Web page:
by Tom Jacobs
We may be in the Universe as dogs and cats are in our libraries, seeing the books and hearing the conversation, but having no inkling of the meaning of it all.
—William James (1908)
Years ago I found myself wandering through library stacks picking up and putting down books until I found a tome with a title that I liked. It was called Forbidden Knowledge, and the first line of the book as I remember it was: “Are there some things we shouldn't know?”
This question has haunted my mind in some way or other for many years, and although the writer was interested in a vaguely conservative way about whether we should be reading dangerous thinkers of resistance and rebellion like Foucault or the Marquis de Sade (or, less topically, whether Prometheus should have stolen that fire, or Adam and Eve have eaten that apple), I found that his opening line got me interested not so much in what we maybe would be better off not knowing, like how to build an atomic bomb, but rather in considering how it comes to pass that we come to know the sorts of things and animals and ideas that exist at the very edges of conceptual understanding. This would be the space between the “known unknowns” and the “unknown unknowns.”
Clearly there are things that we don't understand just because we don't have a vocabulary or language to understand them. The universe itself might be one of them. As Richard Rorty so compellingly claimed, sounding not unlike Fox Mulder: “The world is out there, but descriptions of it are not.” This is not a simple idea at all, and while I don't want to suggest that we don't know what we are talking about just because we have to use language (or music or art or whatever) to describe the world in some meaningful way, what I'm interested in is how we regard those things that make us aware, even if only in the most inchoate of ways, that our representations of things are fundamentally inadequate and maybe even misleading.
I am utterly fascinated by the notion that there are some things that can't be seen because we don't have the language or means or the technology to render them visible and coherent. One of Thomas Kuhn's most compelling claims in “The Historical Structure of Scientific Discovery” has to do with what he calls the “violation of expectation”—the moment when an anomaly asserts itself and is perceived in however muddled a manner. Kuhn's discussion of this moment of violation reverberates in all kinds of ways, and although he is interested in how we understand what it means to “discover” something, it makes me wonder about how many things in this world escape our attention because we are in some sense looking at things wrongly.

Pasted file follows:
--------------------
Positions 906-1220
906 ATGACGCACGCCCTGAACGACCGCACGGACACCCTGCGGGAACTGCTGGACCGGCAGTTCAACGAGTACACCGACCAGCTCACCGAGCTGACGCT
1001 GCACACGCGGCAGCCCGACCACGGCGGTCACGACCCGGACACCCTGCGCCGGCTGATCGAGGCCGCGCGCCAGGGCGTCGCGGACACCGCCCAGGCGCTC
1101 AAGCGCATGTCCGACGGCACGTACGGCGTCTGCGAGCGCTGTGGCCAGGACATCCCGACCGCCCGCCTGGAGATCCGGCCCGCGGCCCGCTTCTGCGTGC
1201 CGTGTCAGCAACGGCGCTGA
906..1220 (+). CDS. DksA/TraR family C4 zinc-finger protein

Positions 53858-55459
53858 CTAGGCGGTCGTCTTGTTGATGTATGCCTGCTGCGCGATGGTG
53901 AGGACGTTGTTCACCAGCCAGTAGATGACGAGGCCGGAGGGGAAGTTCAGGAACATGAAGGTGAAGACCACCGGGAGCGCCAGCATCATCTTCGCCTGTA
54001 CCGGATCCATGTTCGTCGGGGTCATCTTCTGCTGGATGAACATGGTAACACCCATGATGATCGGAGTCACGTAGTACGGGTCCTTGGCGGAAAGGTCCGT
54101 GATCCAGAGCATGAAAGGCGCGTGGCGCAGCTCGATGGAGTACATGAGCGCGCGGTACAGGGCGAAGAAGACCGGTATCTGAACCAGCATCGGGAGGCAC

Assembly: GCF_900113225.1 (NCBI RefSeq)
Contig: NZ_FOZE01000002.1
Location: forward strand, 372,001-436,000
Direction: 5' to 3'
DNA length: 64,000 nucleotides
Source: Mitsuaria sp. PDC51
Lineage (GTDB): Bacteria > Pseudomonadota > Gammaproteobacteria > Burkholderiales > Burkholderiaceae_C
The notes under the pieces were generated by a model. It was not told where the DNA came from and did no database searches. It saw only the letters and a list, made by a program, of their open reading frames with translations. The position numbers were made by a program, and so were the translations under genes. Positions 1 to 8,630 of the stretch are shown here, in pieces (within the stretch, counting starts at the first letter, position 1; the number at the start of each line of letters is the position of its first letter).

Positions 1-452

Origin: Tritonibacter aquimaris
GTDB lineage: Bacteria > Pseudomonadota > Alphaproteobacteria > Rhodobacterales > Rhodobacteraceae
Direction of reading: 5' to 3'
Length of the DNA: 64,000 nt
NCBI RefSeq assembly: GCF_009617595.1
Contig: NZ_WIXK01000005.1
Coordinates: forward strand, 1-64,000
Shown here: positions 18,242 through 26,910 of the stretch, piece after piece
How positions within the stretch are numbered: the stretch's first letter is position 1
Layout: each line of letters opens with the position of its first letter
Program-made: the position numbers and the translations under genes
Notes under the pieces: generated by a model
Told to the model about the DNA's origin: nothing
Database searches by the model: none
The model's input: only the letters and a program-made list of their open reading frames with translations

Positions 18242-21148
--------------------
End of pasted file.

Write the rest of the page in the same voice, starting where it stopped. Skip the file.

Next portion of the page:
We are always looking at things wrongly, though, because so much escapes what we can see or perceive when we look at it directly. We have more rods (which are the cells meant for light perception) at the edges of our retinas than we do cones (which perceive color and which are at the center); to paraphrase Lewis Thomas's thoughts on the implications of this physiological peculiarity: the real meaning of things sometimes only becomes perceptible at the corner of the mind where it offers itself up to us with “overwhelming astonishment.”
There is a kind of voice or call that issues from the unsafe and wild parts of what used to unproblematically be called “nature”—he was talking about what it's like to be out and about amongst what we perceive to be nature…. This us what Aldo Leopold calls it a “deep chesty bawl.” This bawl cries out in “defiant sorrow,” and in “contempt for all the adversities of the world.” The meaning of the voice, its very significance remains secret from us because of our extreme finitude, or sharply limited existence that pales in comparison to that of the mountain. But still we can get inklings if we call to mind Thoreau's dictum: “In wildness is the salvation of the world.” As Leopold develops his thinking about why we need to pay heed to the cry of the wolf, he withholds the object at the very heart of his discussion—it isn't quite clear just what he's referring to until well into his discussion, and even then he goes to some length to problematize and estrange the cry of the wolf so that it doesn't just resolve or even dissolve into coherence or clarity. He's trying to get us to see, however obliquely, the shape of something much bigger.
His writing coaxes we who read it into setting aside ready made categories of comprehension and understanding since these are the very things that tame what would otherwise be an unruly and wild world. Even the word “nature” immediately seems inadequate to describe what the wolf's cry evokes—it is something that offers both a threat and a sense of home.
I am in some sense blinded to very real political problems because in some sense I don't care enough to really see them. Or maybe not that I don't see them but that the part of my eye that is governed and directed by that part of my being that There are, no doubt, a million reasons for this wistful anomie. But there are a few of which I am conscious enough of to more or less name.